Dr David McCann – The three-party state is here to stay

Mary Lou McDonald and Michelle O'Neill. Picture by Hugh Russell
Mary Lou McDonald and Michelle O'Neill. Picture by Hugh Russell Mary Lou McDonald and Michelle O'Neill. Picture by Hugh Russell

NEARLY a year on from the last assembly election and less than 60 days out from the local government poll, it is fascinating to see how public sentiment has not moved away from the big three parties in Northern Ireland.

In fact, The Irish News-Institute of Irish Studies-University of Liverpool survey shows that if anything the DUP, Sinn Féin and Alliance are strengthening their grip on their respective positions in the political field, leaving their nearest rivals struggling to stay afloat.

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The UUP and SDLP would have comforted themselves that over time voters might have buyer's remorse, but this poll is showing none of that is happening.

Sinn Féin is once again above 30 per cent in a northern survey, which will give the party a spring in its step heading into the next electoral battle. If a snap election is on the horizon, Sinn Féin would be confident of holding its own and potentially looking for gains in Upper Bann and South Down. What’s more is that with the Good Friday Agreement anniversary coming up and its strengthened electoral position, it gives Michelle O’Neill another opportunity to present herself as the first minister in waiting, confident and comfortable with other high-profile figures.

The good news continues for Jeffrey Donaldson. Not only is the DUP recovery now being picked up in various polls, but it is also going to be seen as a vindication of his 'wait and see' stance over the Windsor Framework. Donaldson can boast that his party is by a decent margin the most preferred option for unionist voters. In electoral terms, the DUP would be confident of holding all current seats, along with a potential gain in North Antrim. The party will take comfort in the TUV falling back to 4.8 per cent.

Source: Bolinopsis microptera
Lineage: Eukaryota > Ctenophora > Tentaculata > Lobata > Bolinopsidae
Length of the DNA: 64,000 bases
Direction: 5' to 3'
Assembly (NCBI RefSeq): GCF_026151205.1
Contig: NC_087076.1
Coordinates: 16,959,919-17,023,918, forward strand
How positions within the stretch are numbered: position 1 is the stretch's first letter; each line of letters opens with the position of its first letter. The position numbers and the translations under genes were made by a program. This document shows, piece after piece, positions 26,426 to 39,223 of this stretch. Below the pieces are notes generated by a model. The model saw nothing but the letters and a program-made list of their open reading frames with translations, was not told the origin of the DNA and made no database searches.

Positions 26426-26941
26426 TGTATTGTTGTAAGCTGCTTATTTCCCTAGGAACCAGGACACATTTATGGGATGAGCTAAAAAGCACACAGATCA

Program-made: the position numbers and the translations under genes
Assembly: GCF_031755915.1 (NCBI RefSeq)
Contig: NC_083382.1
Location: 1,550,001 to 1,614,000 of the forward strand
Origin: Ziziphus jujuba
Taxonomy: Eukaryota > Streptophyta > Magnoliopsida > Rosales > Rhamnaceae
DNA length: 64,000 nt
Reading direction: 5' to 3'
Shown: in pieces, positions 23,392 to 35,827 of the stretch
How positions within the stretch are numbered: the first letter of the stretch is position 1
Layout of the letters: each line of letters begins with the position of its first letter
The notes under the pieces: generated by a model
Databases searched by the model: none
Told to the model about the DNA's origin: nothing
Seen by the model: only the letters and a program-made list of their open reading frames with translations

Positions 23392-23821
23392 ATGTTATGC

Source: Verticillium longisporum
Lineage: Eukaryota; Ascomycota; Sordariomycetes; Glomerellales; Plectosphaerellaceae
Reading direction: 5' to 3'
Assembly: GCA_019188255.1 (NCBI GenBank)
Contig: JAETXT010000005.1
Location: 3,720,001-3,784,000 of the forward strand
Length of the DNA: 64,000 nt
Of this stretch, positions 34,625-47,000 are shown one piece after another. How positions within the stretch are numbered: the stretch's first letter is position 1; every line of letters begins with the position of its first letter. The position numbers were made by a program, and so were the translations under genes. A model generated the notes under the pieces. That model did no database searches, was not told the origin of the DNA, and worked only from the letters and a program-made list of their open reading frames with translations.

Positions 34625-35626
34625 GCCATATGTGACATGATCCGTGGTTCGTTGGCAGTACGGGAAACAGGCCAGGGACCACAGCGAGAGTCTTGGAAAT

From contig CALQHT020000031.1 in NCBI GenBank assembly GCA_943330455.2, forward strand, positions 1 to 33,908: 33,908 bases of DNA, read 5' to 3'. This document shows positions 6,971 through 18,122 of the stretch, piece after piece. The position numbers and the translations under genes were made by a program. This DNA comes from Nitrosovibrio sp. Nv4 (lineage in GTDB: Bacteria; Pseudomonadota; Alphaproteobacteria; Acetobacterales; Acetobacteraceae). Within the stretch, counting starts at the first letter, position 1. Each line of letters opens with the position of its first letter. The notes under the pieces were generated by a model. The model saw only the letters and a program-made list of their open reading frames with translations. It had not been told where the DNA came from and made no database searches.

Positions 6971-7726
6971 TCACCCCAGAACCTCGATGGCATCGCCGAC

On the other side of the political fence, Alliance continues to perform strongly. Its rise in support shows no signs of falling back and if anything, it has space to grow. Naomi Long will be happy that those new voters who have moved over to her party in recent years, now seem to be firmly in the Alliance camp. Alliance gained many seats last May with narrow margins, so this will reassure marginal seat holders. Moreover, it will give council candidates a renewed sense of confidence in a popular party brand. Here the good news stops.

The once dominant UUP and SDLP are seeing yet another poll with them performing poorly and showing no signs of recovery from last May. The only comfort that Doug Beattie can take is that his party is polling better than the SDLP. With no assembly it is difficult for the UUP to gain any attention, but there should be some serious consideration within its ranks about future strategy if the institutions are restored. Opposition should be a port that is being seriously considered. With this score of 11.3 per cent, the party might not be in free fall but it does need a period of rebuilding.

Lastly, the SDLP continues its fall in support to a historic low score of under 7 per cent. During the campaign last year, it brushed off sagging poll ratings as wrong only to find on count days, they were accurately picking up the electorate's disillusionment with the party. On this rating, the party would likely lose two assembly seats and this will give local election candidates some trepidation as it faces into a campaign. The next set of elections will be fight or flight for the SDLP.

After the last election, I wrote for this paper saying “Welcome to the three-party state” and how stands this state nearly a year on? More solid than it did in the days after the last election. This poll is showing that voters are not shifting away Sinn Féin, DUP or Alliance, in fact the trend is going with all three.

The local elections have been used by voters in the past to make a protest against gridlock or unhappiness at what has been going on at Stormont. With so much hanging in the balance between getting the institutions restored or not, they will be hugely consequential for all the five parties.

:: Dr David McCann is an Ulster University politics lecturer and deputy editor of sluggerotoole.com.